[0038] Heating of the internal surfaces of the transport equipment is not critical to reducing degradation. However, heating of the internal surfaces can be done prior to or during transport of the reactive compound as a means of removing adsorbed impurities or preventing adsorption of impurities. The temperature to which the internal surfaces of the transport equipment may be heated should be carefully chosen depending upon the stability of the reactive compound being transported, in order not to cause degradation by heating.

[0039] Heating of the internal surfaces of the transport equipment may be accomplished by any usual manner of heating equipment. Such usual manners of applying heat include encasing the equipment in a heating mantle, wrapping the equipment with insulated heating tape, or applying steam directly to the exterior of the transport equipment. For example, tubing may be jacketed by larger inner diameter tubing, which is filled with water steam.

[0040] Pre-treatment of the internal surfaces of the transport equipment may be done, but is not critical to reducing degradation. Pre-treatment may include flowing a gaseous compound or mixture such as 5% fluorine in helium or other gaseous compound through the transport equipment for some period of time prior to the use of the transport equipment to transport the reactive compound. Or alternately, the pretreatment may involve pressurization of the transport equipment with the gaseous compound or mixture for some period of time.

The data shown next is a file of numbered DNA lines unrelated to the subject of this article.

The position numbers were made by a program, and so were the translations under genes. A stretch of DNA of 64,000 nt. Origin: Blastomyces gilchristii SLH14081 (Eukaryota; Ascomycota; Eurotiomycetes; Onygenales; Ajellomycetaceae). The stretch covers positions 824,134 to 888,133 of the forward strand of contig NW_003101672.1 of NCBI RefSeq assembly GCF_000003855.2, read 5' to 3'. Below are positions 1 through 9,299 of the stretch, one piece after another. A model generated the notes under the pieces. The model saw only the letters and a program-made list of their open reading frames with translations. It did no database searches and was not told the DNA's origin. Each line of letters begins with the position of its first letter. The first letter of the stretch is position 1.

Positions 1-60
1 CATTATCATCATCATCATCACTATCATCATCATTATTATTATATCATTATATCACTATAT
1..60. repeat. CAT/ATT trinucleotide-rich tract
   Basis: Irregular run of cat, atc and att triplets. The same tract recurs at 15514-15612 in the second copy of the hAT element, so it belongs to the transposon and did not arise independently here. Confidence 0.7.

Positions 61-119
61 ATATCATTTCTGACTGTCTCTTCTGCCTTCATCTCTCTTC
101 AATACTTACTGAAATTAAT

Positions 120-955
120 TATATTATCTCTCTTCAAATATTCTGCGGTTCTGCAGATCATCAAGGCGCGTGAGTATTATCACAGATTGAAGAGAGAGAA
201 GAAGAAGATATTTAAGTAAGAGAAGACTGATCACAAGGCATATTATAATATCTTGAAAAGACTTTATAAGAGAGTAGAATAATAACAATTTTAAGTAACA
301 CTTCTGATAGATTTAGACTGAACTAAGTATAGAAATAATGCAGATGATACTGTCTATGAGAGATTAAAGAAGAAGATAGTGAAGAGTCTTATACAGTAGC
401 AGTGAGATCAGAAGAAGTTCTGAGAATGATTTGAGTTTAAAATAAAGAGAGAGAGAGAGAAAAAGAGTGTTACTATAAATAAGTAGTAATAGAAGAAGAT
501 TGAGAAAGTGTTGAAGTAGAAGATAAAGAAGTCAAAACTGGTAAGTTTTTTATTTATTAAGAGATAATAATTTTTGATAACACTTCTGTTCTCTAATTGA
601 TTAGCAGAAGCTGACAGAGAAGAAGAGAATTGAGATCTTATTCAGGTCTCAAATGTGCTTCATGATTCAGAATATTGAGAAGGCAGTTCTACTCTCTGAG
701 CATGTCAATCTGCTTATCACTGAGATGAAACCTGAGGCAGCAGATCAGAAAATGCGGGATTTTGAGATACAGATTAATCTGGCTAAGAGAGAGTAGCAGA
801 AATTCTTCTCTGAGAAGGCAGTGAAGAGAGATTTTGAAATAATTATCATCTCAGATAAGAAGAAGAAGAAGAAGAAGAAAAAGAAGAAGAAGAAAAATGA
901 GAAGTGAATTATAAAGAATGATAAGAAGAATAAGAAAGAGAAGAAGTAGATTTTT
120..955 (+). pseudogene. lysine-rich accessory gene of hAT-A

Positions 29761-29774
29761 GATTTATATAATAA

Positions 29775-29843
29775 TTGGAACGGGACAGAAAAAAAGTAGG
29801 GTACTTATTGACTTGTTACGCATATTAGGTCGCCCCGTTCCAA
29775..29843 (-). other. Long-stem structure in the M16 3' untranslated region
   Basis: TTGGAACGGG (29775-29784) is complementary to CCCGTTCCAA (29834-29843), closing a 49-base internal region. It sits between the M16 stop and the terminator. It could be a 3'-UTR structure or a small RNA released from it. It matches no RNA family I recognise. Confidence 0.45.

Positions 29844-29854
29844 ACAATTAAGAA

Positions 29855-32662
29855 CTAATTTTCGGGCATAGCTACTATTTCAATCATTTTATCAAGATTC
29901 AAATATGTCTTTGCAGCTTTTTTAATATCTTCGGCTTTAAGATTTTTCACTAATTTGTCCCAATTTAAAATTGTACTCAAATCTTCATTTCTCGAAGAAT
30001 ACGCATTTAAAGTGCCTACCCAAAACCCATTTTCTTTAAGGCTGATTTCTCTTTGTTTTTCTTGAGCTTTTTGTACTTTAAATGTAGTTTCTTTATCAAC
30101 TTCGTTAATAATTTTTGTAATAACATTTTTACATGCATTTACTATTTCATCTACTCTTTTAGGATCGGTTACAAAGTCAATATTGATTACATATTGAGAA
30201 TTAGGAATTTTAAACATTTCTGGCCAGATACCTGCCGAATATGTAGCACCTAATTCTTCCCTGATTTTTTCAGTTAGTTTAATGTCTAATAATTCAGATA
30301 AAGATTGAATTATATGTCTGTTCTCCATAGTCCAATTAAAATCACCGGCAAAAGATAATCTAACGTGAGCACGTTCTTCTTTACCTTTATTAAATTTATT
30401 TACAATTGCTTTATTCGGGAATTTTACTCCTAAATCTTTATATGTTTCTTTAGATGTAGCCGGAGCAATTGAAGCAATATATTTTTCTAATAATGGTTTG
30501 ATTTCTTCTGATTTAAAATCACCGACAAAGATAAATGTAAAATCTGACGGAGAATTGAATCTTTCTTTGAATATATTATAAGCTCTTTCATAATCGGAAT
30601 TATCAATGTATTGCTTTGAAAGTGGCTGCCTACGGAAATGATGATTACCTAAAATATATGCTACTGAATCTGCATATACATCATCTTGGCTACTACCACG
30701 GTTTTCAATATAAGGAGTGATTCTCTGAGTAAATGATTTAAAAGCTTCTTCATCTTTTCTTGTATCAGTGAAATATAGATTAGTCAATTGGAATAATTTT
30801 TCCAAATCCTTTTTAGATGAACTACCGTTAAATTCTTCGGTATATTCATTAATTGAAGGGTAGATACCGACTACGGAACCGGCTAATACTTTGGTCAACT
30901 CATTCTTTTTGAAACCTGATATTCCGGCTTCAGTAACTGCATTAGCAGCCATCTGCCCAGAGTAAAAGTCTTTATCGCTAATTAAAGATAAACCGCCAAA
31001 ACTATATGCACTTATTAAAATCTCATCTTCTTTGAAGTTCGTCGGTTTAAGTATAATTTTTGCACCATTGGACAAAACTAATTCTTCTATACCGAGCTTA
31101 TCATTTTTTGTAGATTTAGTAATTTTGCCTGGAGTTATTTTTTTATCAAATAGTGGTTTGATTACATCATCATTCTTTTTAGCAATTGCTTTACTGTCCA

[0041] The transport equipment may be purged with the reactive compound or an inert compound, such as helium, when not in use. Such a purge ensures that the surfaces of the transport equipment remain free of impurities during periods of non-use. In order to minimize waste of the reactive product and the potential for safety incidents, purging with an inert compound is preferred.

EXAMPLE

[0042] A vapor phase sample of nitrogen trifluoride (NF3) was passed through two 5-inch sections of ½ inch tubing at a temperature of 243° C. One section of tubing was made of non-electropolished 316 stainless steel and the other section of tubing was made of electropolished 316 stainless steel with Ra of 15 microinches. For both experiments the tubing was pre-treated with 5% fluorine in helium. The gas composition at the output of the tubing was monitored by a gas-chromatograph-mass-spectrometer. Table 1 shows the concentration of N2F2 and N2F4 as measured at the output of the tubing for three different contact times. The concentrations are listed as parts per million by volume (ppm). 1

TABLE 1
Concentration (ppm)
14 sec.28 sec.41 sec.
Non-electropolished
N2F2001
N2F41535 
Electropolished
N2F2000
N2F4000

[0043] The data in Table 1 demonstrates the formation of undesirable impurities in NF3 when such NF3 was exposed to the non-electropolished surface during transport.